What is ‘False News’?
Module 8: ‘False news’, misinformation and propaganda
‘False news’ refers to news items that are intentionally and verifiably false, and seek to mislead readers. In March 2017, the Joint Declaration on Freedom of Expression and “Fake News”, Disinformation and Propaganda (2017 Joint Declaration) was issued by the relevant freedom of expression mandate-holders of the United Nations (UN), the African Commission on Human and Peoples’ Rights (ACHPR), the Organisation for Security and Co-operation in Europe (OSCE), and the Organisation of American States (OAS).(1) The 2017 Joint Declaration noted the growing prevalence of disinformation and propaganda, both online and offline, and the various harms to which they may contribute or be a primary cause. The quandary remains that the internet, and especially social media platforms, both facilitate the circulation of disinformation and propaganda and also provides a useful tool to enable responses to this.
Importantly, the 2017 Joint Declaration stressed that general prohibitions on the dissemination of information based on vague and ambiguous ideas, such as “false news”, are incompatible with international guarantees of freedom of expression. However, it went further to state that this did not justify the dissemination of knowingly or recklessly false statements by state actors. In this regard, the Joint Declaration called on state actors to take care to ensure that they disseminate reliable and trustworthy information, and not to make, sponsor, encourage or further disseminate statements that they know (or reasonably should know) to be false or which demonstrate a reckless disregard for verifiable information.
The 2017 Joint Declaration identified the following standards on disinformation and propaganda:
“Standards on disinformation and propaganda
(a) General prohibitions on the dissemination of information based on vague and ambiguous ideas, including “false news” or “non-objective information”, are incompatible with international standards for restrictions on freedom of expression, as set out in paragraph 1(a), and should be abolished.
(b) Criminal defamation laws are unduly restrictive and should be abolished. Civil law rules on liability for false and defamatory statements are legitimate only if defendants are given a full opportunity and fail to prove the truth of those statements and also benefit from other defences, such as fair comment.
(c) State actors should not make, sponsor, encourage or further disseminate statements which they know or reasonably should know to be false (disinformation) or which demonstrate a reckless disregard for verifiable information (propaganda).
(d) State actors should, in accordance with their domestic and international legal obligations and their public duties, take care to ensure that they disseminate reliable and trustworthy information, including about matters of public interest, such as the economy, public health, security and the environment.”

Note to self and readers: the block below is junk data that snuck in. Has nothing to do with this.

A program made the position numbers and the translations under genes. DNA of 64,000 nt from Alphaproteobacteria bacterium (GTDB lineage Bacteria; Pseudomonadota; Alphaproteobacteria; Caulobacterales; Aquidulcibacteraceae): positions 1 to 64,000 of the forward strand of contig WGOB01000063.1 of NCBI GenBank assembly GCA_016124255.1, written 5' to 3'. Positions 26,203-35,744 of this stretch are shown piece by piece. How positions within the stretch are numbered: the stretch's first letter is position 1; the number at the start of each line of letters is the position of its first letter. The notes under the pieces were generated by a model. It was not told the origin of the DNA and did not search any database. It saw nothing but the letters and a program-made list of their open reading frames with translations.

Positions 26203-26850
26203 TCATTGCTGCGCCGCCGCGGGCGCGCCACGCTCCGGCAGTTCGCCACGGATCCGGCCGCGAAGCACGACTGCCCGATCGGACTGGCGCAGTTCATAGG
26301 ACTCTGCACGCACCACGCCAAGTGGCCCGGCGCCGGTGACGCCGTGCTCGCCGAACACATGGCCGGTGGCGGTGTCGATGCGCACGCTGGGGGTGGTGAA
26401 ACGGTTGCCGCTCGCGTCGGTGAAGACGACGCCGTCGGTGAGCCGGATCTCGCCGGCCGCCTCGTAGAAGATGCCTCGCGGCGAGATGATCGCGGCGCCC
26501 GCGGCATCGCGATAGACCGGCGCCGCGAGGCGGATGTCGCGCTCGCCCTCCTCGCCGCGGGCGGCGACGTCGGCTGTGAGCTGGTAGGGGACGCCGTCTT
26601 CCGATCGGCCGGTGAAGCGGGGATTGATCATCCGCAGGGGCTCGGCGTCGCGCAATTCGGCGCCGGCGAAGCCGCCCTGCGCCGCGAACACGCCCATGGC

False news provisions are legal rules which prohibit and punish the dissemination of false or inaccurate statements. Such rules have not be put in place in many countries. However, recently certain governments have introduced new false news prohibitions, a worrying trend that gathered speed following the onset of the COVID-19 pandemic and the imposition of emergency measures, sometimes under the pretext of combatting medical disinformation or panic. In July 2021, amidst a state of emergency that had been declared in response to the pandemic, the Thai government enacted, pursuant to an emergency decree, Regulation 29, which criminalised the dissemination of texts that may “instigate fear” or are “intended to distort information to mislead understanding of the emergency situation to the extent of affecting the security of state or public order or good morals of the people.”(2) The Regulation was met with alarm by human rights organisations which viewed it as inconsistent with Thailand’s international obligations, including the requirements that restrictions on freedom of expression under the ICCPR be provided by law, necessary and proportionate, and pursue a legitimate aim.(3)
The media company Reporter Production sought an order halting the enforcement of the Regulation pursuant to which the Civil Court granted the application. In reasons for the order, the Court found Article 1 of the Regulation, prohibiting the dissemination of information that may instigate fear, to be inconsistent with the guarantee of freedom of expression as contained in the Thai Constitution. The Court further noted the vagueness of the article, expressing concerns about the chilling effect it would have on the media:
Moreover, the phrase “information having a risk of frightening people” as indicated in such Article is of an ambiguous character and opens a possibility to a broad interpretation, thereby rendering the plaintiffs, people and those working in media field unconfident about expressing their opinion and communicating in accordance with the freedom protected by Article 34 Paragraph 1, Article 35 Paragraph 1 of the Constitution. Such Article results in a superfluous and unnecessary deprivation of people’s right and freedom, which makes it, in effect, incompatible with Article 26 Paragraph 1 of the Constitution.(4)